Re­turn to Growth

The UAE is back on the track to gal­lop­ing growth.

Southasia - - COVER STORY - By John Old­field

The UAE, with Dubai gen­er­ally seen as the jewel in the crown, has prob­a­bly seen more dy­namic growth over a short time than any other place on earth. The ‘Asian Tiger’ economies have had their day in the sun, In­dia and China have long been in fo­cus, but no other place has seen such a dra­matic and rapid trans­for­ma­tion, in par­tic­u­lar Dubai. The fas­ci­nat­ing ques­tion now is, af­ter a pe­riod of stag­na­tion dur­ing the world­wide down­turn, what does the fu­ture hold?

The signs for the past 18 months look bright. It was re­cently re­ported that the UAE has over­taken China and South Korea to be­come Asia’s third strong­est econ­omy in terms of GDP per capita ac­cord­ing to the Boao Fo­rum for Asia Asian Com­pet­i­tive­ness An­nual Re­port 2013.

The UAE con­tin­ues to be a world leader in fa­cil­i­tat­ing trade, de­spite stiff com­pe­ti­tion from other world economies, re­tain­ing its po­si­tion as num­ber one in the MENA re­gion, and num­ber five in the world in Trad­ing across Bor­ders cat­e­gory, ac­cord­ing to the lat­est World Bank Do­ing Busi­ness Re­port 2013.

Suc­ces­sive reg­u­la­tory re­forms have pushed the UAE’s over­all global rank­ing in the Do­ing Busi­ness In­dex from 37th two years ago to 33rd last year, and to 26th this year.

Dubai's econ­omy is headed for the fastest ex­pan­sion in six years, with the gross do­mes­tic prod­uct surg­ing to 4.9 per­cent in the first half, buoyed by vi­brant growth in trade and tourism, ac­cord­ing to the gov­ern­ment's Sta­tis­tics Depart­ment. Dubai's real GDP grew to Dh169 bil­lion in the first half of 2013 from Dh161 bil­lion in the first half of 2012 and growth cov­ered al­most all non-hy­dro­car­bon sec­tors. With such an ac­cel­er­ated growth rate, Dubai has gained a new mo­men­tum to make a fur­ther big leap in spite of the lin­ger­ing global fi­nan­cial malaise, bol­ster­ing its el­i­gi­bil­ity to host World Expo 2020.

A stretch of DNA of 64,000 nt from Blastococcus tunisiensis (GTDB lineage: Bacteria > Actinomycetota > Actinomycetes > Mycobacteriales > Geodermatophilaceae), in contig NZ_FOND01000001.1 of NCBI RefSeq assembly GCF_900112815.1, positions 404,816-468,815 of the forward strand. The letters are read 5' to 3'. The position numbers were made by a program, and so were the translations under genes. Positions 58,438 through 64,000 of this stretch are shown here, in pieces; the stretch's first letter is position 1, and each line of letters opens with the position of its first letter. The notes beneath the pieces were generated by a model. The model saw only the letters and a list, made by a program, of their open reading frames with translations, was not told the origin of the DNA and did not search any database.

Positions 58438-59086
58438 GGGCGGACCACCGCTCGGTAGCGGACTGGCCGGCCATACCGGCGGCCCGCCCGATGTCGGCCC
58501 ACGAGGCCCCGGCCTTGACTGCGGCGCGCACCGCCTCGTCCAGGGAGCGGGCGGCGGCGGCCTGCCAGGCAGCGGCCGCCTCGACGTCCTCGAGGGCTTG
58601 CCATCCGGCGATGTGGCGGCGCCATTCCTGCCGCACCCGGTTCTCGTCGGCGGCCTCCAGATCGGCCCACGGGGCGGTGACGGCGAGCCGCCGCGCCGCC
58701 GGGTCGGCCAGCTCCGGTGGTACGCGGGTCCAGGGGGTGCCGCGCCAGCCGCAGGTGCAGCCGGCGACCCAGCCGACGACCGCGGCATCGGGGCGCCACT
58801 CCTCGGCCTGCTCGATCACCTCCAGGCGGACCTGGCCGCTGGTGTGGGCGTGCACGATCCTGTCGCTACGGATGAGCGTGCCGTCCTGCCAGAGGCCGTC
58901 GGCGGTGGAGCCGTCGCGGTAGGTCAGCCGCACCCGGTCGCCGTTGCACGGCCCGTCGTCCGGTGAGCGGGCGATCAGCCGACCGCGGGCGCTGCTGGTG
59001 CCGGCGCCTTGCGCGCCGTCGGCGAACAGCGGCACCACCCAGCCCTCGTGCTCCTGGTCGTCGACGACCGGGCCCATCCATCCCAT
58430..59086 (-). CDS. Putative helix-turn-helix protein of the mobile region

Dubai and Abu Dhabi are among the best cities in the world for in­vestors, ac­cord­ing to the New York-based Rep­u­ta­tion In­sti­tute's City RepTrak re­port, which is based on a sur­vey con­ducted last year among 18,000 re­spon­dents from the G8 coun­tries. Both cities beat some of the world's most rep­utable met­ro­pol­i­tan ar­eas such as Zurich, Geneva and New York. In­di­vid­u­als and com­pa­nies ex­pressed a pref­er­ence to in­vest in na­tions

where in­vest­ments are se­cure, the pop­u­la­tion is friendly and there is re­spect for the rule of law.

It would be an over­state­ment to say there is rivalry be­tween Abu Dhabi and Dubai, but a sense of sib­ling com­pet­i­tive­ness per­haps ex­ists. The two places are, of course, hugely dif­fer­ent.

Part of the suc­cess and re­silience of the UAE has been due to the way in which the gov­ern­ment was ini­tially es­tab­lished. The con­sti­tu­tion – which was clas­si­fied as pro­vi­sional un­til be­ing made per­ma­nent in 1996 – left sovereignty with the in­di­vid­ual seven emi­rates, par­tic­u­larly in ar­eas per­tain­ing to their own de­vel­op­ment. This in­cluded ad­min­is­tra­tion, eco­nomic and so­cial pol­icy, and even con­trol over each emi­rate’s own min­eral and oil wealth. This ar­range­ment gave each in­di­vid­ual emi­rate the as­sur­ance that the com­bined en­tity rep­re­sented a dis­tinct net ben­e­fit with re­spect to col­lec­tive sus­tain­abil­ity and pros­per­ity.

Be­ing the cap­i­tal of the UAE, Abu Dhabi’s econ­omy is strongly in­flu­enced by the gov­ern­ment and gov­ern­ment spend­ing. The pri­or­i­ties are tra­di­tional ar­eas such as oil and gas, power, the mil­i­tary and in­fra­struc­ture projects such as Eti­had rail and the ex­pan­sion of the air­port. In 2013, Abu Dhabi re­port­edly spent about $50bn on var­i­ous projects. Abu Dhabi has a dom­i­nant role as it holds most of the UAE’s oil and gas re­serves, as well as 87 per­cent of the land area and 43 per­cent of na­tion­als. Abu Dhabi’s hy­dro­car­bon rev­enue per na­tional is US$232,000, the high­est in the GCC. As a re­sult, Abu Dhabi has a per capita GDP of US$82,000, more than dou­ble the UAE av­er­age.